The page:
Alan Clark was assigned the task of designing an observatory to support the new astronomy undergraduate program. This led directly to the generous offer of a quarter-section of land by Sandy Cross, a prominent rancher and long-time citizen with deep connections to the early history of Calgary. The adopted name of the resulting observatory incorporates the family name of Rothney in recognition of this initial gift.
Alan Clark and Gene Milone made the first astronomical observations on the new site by establishing the N-S line for the piers of the 16-inch telescope. This telescope was subsequently installed into the dome and a classroom was placed next to a multi-pillar terrace for student observing.
The Rothney Astrophysical Observatory was inaugurated on Jan. 7, 1972 with a dedication ceremony on site. Dr. Margaret Burbidge, director of the Royal Greenwich Observatory, attended and unveiled a sundial to mark the official opening. At that time, the observatory consisted of a joined pair of trailers for a classroom and office, a Minnaert observing terrace and, thanks to provincial matching funds, a 41-centimetre telescope and dome for astronomical research. Clark and Milone became responsible for operations.
The National Research Council of Canada decided to finance the construction of a new facility. The facility would house a one-and-a-half metre telescope capable of operating in the infrared range. Alexander Rothney Cross signed on to the project by making another donation. The Canadian Forces Base Cold Lake also provided a gift: a Baker-Nunn camera that the armed forces had used to track satellites in the sky.
The one-and-a-half metre telescope was operational. The physics department changed its name to the Department of Physics and Astronomy. Most of the research work focused on the study of stars, x-ray sources, possible black holes and planetary nebulas. The telescope was still equipped with a metal mirror, and its optical qualities were considered less than optimal at that time. The decision was made to replace it with a new mirror.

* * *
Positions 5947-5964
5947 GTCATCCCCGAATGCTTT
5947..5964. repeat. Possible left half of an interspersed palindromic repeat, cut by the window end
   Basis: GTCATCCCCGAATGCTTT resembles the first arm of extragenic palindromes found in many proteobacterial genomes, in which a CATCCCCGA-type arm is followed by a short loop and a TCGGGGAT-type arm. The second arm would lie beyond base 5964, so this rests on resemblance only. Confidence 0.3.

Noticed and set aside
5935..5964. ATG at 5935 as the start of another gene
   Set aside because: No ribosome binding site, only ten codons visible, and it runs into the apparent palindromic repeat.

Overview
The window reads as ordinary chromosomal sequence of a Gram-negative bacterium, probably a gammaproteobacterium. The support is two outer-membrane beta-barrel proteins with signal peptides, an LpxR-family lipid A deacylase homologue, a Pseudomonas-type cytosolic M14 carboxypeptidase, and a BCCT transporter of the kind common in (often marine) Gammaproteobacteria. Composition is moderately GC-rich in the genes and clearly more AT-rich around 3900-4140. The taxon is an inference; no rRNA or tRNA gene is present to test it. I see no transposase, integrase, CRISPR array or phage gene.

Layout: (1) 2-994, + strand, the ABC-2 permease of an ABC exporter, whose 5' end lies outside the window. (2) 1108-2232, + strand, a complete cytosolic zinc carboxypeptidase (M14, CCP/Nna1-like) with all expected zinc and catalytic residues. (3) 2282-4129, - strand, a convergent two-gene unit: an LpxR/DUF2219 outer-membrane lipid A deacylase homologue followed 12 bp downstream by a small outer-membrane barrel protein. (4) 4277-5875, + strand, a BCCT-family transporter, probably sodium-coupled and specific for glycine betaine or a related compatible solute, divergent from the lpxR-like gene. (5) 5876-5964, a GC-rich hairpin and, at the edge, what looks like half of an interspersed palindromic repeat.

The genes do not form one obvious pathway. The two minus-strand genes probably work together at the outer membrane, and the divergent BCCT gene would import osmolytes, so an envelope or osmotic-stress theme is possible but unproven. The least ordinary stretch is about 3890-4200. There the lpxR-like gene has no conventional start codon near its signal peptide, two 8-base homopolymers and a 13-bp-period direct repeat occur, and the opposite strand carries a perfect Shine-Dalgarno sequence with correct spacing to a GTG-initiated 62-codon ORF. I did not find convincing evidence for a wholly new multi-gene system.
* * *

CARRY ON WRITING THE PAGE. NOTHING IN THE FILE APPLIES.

A new mirror was delivered to the observatory. Once again, Alexander Rothney Cross contributed to the project. Construction was completed by the Department of Physics and Astronomy workshop.
The telescope became operational.
The telescope was baptized as the Alexander Rothney Cross Telescope. The new telescope is used to observe gravitational lenses, asteroids, comets and variable stars. It is also used in the search for planets outside our solar system.
The observatory was awarded a $175,000 grant. This was matched by a similar amount in donations from faculty, departmental and other sources, including the Science Research Investments Program, Alan Hildebrand, the Faculty of Science, the Department of Physics and Astronomy, Analog Devices through Mike Smith, Infrared Labs through Alan Clark, and Torus Inc. This enabled the observatory to resuscitate the Baker-Nunn satellite tracking camera, and fully automate the ARCT and 41-centimetre telescopes.
Dr. Milone received approximately $400,000 from the Government of Alberta, the University of Calgary and private donors to build the interpretive centre.
The Department of Geology and Geophysics developed a direct, high speed, line-of-sight data link to dedicated servers on campus to permit both reliable and constant data transmission from the seismometer array. This development permits remote and robotic telescope operations.
The interpretive centre opened to the public.
The interim director, Rene Plume, stepped down and Phil Langill took the helm as the director of the observatory. The role and purpose of the observatory transformed with public programming and outreach activities. These new initiatives continued the tradition of the Rothney Astrophysical Observatory as an educational institution.
The Rothney Astrophysical Observatory received an ASTech award for Excellence In Science and Technology Public Awareness. We continue towards excellence with the valued feedback of teachers, students and all those who visit the observatory.
Rob Cardinal was looking for an asteroid using the Baker-Nunn telescope, but ended up finding a comet. This was the first comet discovered at the Rothney Astrophysical Observatory and only the second Canadian discovery of a comet, using a Canadian telescope, in nearly a decade. Rob discovered a second comet in 2010.
The Canadian Space Agency launched the CAScade, Smallsat and IOnospheric Polar Explorer also known as CASSIOPE. The satellite soars through the Earth's aurora and space weather collecting data, which is studied by the observatory’s scientists.